# Impress Donald Knuth by counting polyominoes on the hyperbolic plane

This challenge is inspired by a talk about Schläfli symbols, etc that I gave in a Geometry seminar. While I was putting together this challenge, I saw that Donald Knuth himself was interested in (some subset of) this problem. In October 2016, he commented on a related OEIS sequence:

If [the OEIS author] is wrong about the hyperbolic {4,5} pentominoes, the next number is probably mistaken too. I don't have [time] right now to investigate further.

Successful completion of this challenge will have you investigating something that Donald Knuth might have investigated if only he had more time, and will result in new additions (and perhaps a rare correction) to the On-Line Encyclopedia of Integer Sequences.

# Challenge

This challenge will have you create a function that counts "free polyforms" on the hyperbolic plane. In particular, you will write a function that takes three positive integer parameters p, q, and n and counts the number of $$\n\$$-cell "free polyforms" on the tiling of the hyperbolic plane given by the Schläfli symbol $$\\{p,q\}\$$.

Shortest code wins.

# Definitions

The Schläfli symbol $$\\{p,q\}\$$ describes a tiling of the hyperbolic plane by $$\p\$$-gons, where each vertex touches exactly $$\q\$$ of the polygons. As an example, see the Wikipedia page for the $$\\{4,5\}\$$ tiling that Donald references above.

A free polyform is a collection of regular polygons that meet at their edges, counted up to rotation and reflection.

# Input

You can assume that the values of p and q which define the tiling indeed describe an actual tiling of the hyperbolic plane. This means that $$\p \geq 3\$$, and

• when $$\p = 3\$$, $$\q \geq 7\$$,
• when $$\p = 4\$$, $$\q \geq 5\$$,
• when $$\p = 5\$$, $$\q \geq 4\$$,
• when $$\p = 6\$$, $$\q \geq 4\$$, and
• when $$\p \geq 7\$$, $$\q \geq 3\$$.

# Data

OEIS sequence A119611 claims that f(4,5,n) = A119611(n), but Donald Knuth disputes the reasoning for the value of $$\A119611(5)\$$. (When I counted by hand, I got Knuth's answer, and I've included it in the table below.)

$$\p\$$ $$\q\$$ $$\n\$$ $$\f(p,q,n)\$$
3 7 1 1
3 7 2 1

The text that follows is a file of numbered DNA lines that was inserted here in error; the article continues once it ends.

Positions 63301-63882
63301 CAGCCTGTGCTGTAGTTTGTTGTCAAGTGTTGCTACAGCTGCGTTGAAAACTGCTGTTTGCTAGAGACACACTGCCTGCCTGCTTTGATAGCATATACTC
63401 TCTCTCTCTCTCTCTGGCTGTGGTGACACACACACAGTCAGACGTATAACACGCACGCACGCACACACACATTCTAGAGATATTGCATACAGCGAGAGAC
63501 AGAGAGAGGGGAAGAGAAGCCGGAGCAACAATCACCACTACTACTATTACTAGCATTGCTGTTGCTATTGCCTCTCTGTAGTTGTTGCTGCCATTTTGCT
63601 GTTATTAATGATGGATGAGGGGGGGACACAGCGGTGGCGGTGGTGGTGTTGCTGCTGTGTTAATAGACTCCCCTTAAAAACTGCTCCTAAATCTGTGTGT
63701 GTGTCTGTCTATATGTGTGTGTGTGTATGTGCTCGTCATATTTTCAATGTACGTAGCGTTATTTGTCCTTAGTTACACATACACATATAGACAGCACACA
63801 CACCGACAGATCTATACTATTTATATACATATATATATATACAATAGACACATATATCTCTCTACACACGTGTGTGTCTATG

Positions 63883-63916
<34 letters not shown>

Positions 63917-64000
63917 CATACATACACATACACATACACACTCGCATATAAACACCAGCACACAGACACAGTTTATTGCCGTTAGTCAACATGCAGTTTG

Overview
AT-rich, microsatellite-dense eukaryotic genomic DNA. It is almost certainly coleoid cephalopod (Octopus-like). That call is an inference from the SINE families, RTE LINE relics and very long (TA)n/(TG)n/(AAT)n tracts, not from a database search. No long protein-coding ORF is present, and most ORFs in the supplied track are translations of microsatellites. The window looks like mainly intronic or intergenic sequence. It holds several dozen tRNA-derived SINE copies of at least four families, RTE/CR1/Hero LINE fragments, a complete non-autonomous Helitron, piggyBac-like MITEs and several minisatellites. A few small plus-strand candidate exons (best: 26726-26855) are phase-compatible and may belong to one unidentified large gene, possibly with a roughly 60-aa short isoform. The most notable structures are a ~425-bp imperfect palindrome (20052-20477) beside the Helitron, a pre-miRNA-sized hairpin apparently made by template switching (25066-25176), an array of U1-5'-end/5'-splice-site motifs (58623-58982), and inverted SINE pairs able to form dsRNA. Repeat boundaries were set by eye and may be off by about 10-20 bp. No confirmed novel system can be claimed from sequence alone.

3 7 3 1
3 7 4 3
3 7 5 4
3 7 6 12
3 7 7 27
3 9 8 82
4 5 3 2
4 5 4 5
4 5 5 16
6 4 3 3
7 3 1 1
7 3 2 1
7 3 3 3
8 3 3 4
9 3 3 4

Note: these values are computed by hand, so let me know if you suspect any mistakes.

# Final notes

The output of this program will result in quite a lot of new, interesting sequences for the OEIS. You are of course free to author any such sequences—but if you're not interested, I'll add the values you compute to the Encylopedia with a link to your answer.

• Is this code-golf or code-challenge?
– qwr
Feb 26 '20 at 4:20
• It's a code-golf challenge: the shortest code wins. But I expect that the shortest solution might be quite long, as in this answer to a previous code-golf challenge. Feb 26 '20 at 5:06
• Can you provide a reference implementation or some pseudocode? Feb 27 '20 at 21:44
• I don't know this stuff so I probably won't be able to do it. Can you maybe tell how you did it by hand? Feb 27 '20 at 22:06
• Monomino. Do do do-do-do. ♫♪ Mar 3 '20 at 22:09

# GAP and its kbmag package, 711 682 658 bytes

Note that the kbmag package consists not only of GAP code, it contains C programs that have to be compiled (see the package's README file).

LoadPackage("kbmag");I:=function(p,q,n)local F,H,R,r,s,x,c;F:=FreeGroup(2);s:=F.1;r:=F.2;R:=KBMAGRewritingSystem(F/[s^2,r^p,(s*r)^q]);AutomaticStructure(R);H:=SubgroupOfKBMAGRewritingSystem(R,[r]);AutomaticStructureOnCosets(R,H);x:=w->ReducedCosetRepresentative(R,H,w);c:=function(n,U,S,P)local N,Q,Z;if n=0 then Z:=Set(U,t->Set(U,p->(p/t)));return 1/Size(SetX(Union(Z,Set(Z,Q->Set(Q,q->(MappedWord(q,[s,r],[s,r^-1]))))),[1..p],{Q,i}->Set(Q,q->x(q*r^i))));fi;if P=[]then return 0;fi;N:=P;Q:=P{[2..Size(P)]};Z:=Filtered(Set([1..p],i->x(s*r^i*N)),w->not w in S);return c(n,U,S,Q)+c(n-1,Union(U,[N]),Union(S,Z),Union(Q,Z));end;return c(n,[],[r/r],[r/r]);end;


This is the result of removing indentation and newlines from this version, and some inlining:

LoadPackage("kbmag");
I:=function(p,q,n)
local F,G,H,R,r,s,x,c;
F:=FreeGroup(2);
s:=F.1;r:=F.2;
G:=F/[s^2,r^p,(s*r)^q];